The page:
US (2014) Dir. Damien Chazelle
Drummers have long been the butt of all jokes in the music industry (eg: “What do you call someone who hangs around musicians? A drummer”) despite the skill required to be a really good drummer. This derision is often (and unfairly) aimed at rock drummers while Jazz drummers are considered the untouchables in percussion terms.
This second feature length film from Damien Chazelle, based on his own experiences, aims to shed light on why this might be with a tense and savagely portrayed look into the nurturing of a young Jazz drumming talent while hoping to open the doors of appreciation towards these skin bashers, earning three Oscars along the way.
While practising late one night first-year Jazz student Andrew Neiman (Miles Teller) at the Shaffer Conservatory in New York is spotted by brusque conductor Terrence Fletcher (J.K Simmons). Fletcher is impressed enough to invite Andrew to join his Jazz band who are preparing for a major competition.
At first Andrew is an alternate to core drummer Carl Tanner (Nate Lang) but after accidentally losing Tanner’s folder with the sheet music to the track Whiplash, Andrew gets the spot as he can play it from memory. However Fletcher’s brutal and drill sergeant like manner with his students begins to have a negative effect on Andrew.
Whiplash could be viewed as either a passionate love letter to the dedication and resilience of gifted musicians or a deeply cutting and affecting anti-bullying video. Much of the film looks at the pressure the whole band, not just Andrew are put under to achieve musical perfection, although the focus is on the drum stool where Andrew and two other tub-thumpers are driven to near emotional and physical collapse.
Fletcher is an unrelenting monster of exceedingly high standards that appear to exist in is head only and woe betide anyone who cannot match them. He is practically horror figure with his bald head, sharp blue eyes, all black attire and foul mouth that fires of razor sharp barbs and insults with machine gun like rapidity. It is almost frightening how inhuman Fletcher comes across yet no-one has the guts to stand up to him – not even the other teachers.
The central motif of Whiplash is not the drumming or even the music but the idea of being great at playing the music. Fletcher hooks Andrew with the apocryphal true story of the legendary Charlie Parker at aged 16 having a cymbal thrown at him by drummer Jo Jones during a show when Parker messed up. Parker ran off stage to the audience’s laughter but a year later, after relentless practise, returned to blow everyone away and cement his legacy in Jazz history.
Chazelle’s film is a deep study into the world of musical discipline but he also is aware that not all of the audience will be solely smitten or possibly even interested in the music aspect, so the usual drama conventions are thrown in to flesh out Andrew’s life. There is his teacher father Jim (Paul Reiser) who raised Andrew alone and has academic aspirations for his son, and the predictable love interest in cinema worker/fellow student Nicole (Melissa Benoist – the new Supergirl). The latter is an almost redundant role to be honest, as she appears only a few times and fits the clichéd role of “sweet girl dumped in favour of musical inspiration”.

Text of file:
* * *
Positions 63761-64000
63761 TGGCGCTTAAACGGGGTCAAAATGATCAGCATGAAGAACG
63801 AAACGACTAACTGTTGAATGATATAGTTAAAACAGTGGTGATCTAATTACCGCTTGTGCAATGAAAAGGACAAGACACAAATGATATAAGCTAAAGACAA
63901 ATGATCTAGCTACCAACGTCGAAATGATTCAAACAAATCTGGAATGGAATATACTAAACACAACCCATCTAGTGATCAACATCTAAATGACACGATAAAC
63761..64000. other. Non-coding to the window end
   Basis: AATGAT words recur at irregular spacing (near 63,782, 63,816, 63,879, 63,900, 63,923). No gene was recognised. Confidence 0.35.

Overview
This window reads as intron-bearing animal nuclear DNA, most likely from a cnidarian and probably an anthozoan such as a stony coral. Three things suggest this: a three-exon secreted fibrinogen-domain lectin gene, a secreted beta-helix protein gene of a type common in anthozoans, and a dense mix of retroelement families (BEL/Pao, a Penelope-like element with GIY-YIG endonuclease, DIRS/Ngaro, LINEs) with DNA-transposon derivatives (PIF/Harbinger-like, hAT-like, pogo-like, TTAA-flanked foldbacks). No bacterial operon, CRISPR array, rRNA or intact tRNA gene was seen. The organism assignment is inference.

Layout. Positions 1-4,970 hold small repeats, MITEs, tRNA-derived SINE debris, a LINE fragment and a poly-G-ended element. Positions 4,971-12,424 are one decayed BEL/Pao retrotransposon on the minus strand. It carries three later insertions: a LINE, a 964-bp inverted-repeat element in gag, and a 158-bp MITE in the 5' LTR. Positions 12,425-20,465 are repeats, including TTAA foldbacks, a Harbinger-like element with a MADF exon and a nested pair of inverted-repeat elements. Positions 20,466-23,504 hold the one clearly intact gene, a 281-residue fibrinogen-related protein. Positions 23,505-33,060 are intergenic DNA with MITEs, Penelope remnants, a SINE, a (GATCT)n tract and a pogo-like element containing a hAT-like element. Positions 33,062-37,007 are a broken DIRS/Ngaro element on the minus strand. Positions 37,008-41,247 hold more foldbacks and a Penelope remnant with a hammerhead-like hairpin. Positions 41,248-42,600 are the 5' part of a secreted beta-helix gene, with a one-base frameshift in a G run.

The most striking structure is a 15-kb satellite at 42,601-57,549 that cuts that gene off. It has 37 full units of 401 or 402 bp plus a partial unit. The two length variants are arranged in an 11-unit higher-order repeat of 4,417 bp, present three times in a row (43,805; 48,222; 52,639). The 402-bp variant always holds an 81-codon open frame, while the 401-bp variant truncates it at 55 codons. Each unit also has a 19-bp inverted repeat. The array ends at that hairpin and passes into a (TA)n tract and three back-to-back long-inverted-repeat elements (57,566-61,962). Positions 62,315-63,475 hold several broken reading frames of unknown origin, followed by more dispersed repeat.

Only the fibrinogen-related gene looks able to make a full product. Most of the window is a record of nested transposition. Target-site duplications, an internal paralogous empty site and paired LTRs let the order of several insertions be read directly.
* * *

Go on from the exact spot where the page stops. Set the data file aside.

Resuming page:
Elsewhere Chazelle reminds us of the existing snobbery towards a credible vocation when at a family dinner, Andrew’s cousins are praised for their low division football achievements while his ranking as one of the top musicians in the country is scoffed at. But this serves to spur Andrew on and he applies himself even harder to get better and meet Fletcher’s lofty standards.
It may not seem like the sort of thing to lend itself to intensity but Jazz itself is a musical style that requires immense virtuoso dexterity, discipline and impeccable timing and Chazelle is able to translate this for the audience through both the music and the performances. The conceit is the titular piece Whiplash with its frantic double-time tempo which enrages Fletcher when no-one can reach “his tempo”, which suggests Fletcher is either an impossible perfectionist or a fiendish slave driver.
He is actually both and J.K Simmons was justly rewarded for this role (which in my opinion is the lead role) at the Oscars. His portrayal is one that engenders fear and loathing in equal measures yet one is unsure as to whether his reputation is through this or out of respect for his genius. Simmons is able to create that sense of ambiguity even when he allows a brief moment of humanity to show and in the process delivers one of the memorable performances of the past five years.
Miles Teller looks like your average American teen but both he and Andrew grow into someone that is on a mission and is driven by real passion and not constructed or implied passion. Teller handles pretty much most of the drum work here with a few shots in which he is substituted by a professional, and is his own skill is not to be overlooked. Teller also brings the requisite intensity to the role both behind and away from the kit, shedding real sweat and blood over the drums as seen on screen.
Chazelle originally couldn’t get funding for this film until a short version won at the 2013 Sundance Film Festival. This film eventually cost $3.3 million to make and earned $33 million. Visually it is superbly well shot in capturing the minutiae of the drumming techniques as well as the physical suffering of the players. The editing team certainly earned their Oscar while the soundtrack is maddeningly addictive, even for non-Jazz fans.
Music fans may appreciate Whiplash more but this film needs to be seen to truly understand and respect the dedication found in musicians, especially in such a demanding genre as Jazz. A sublime work.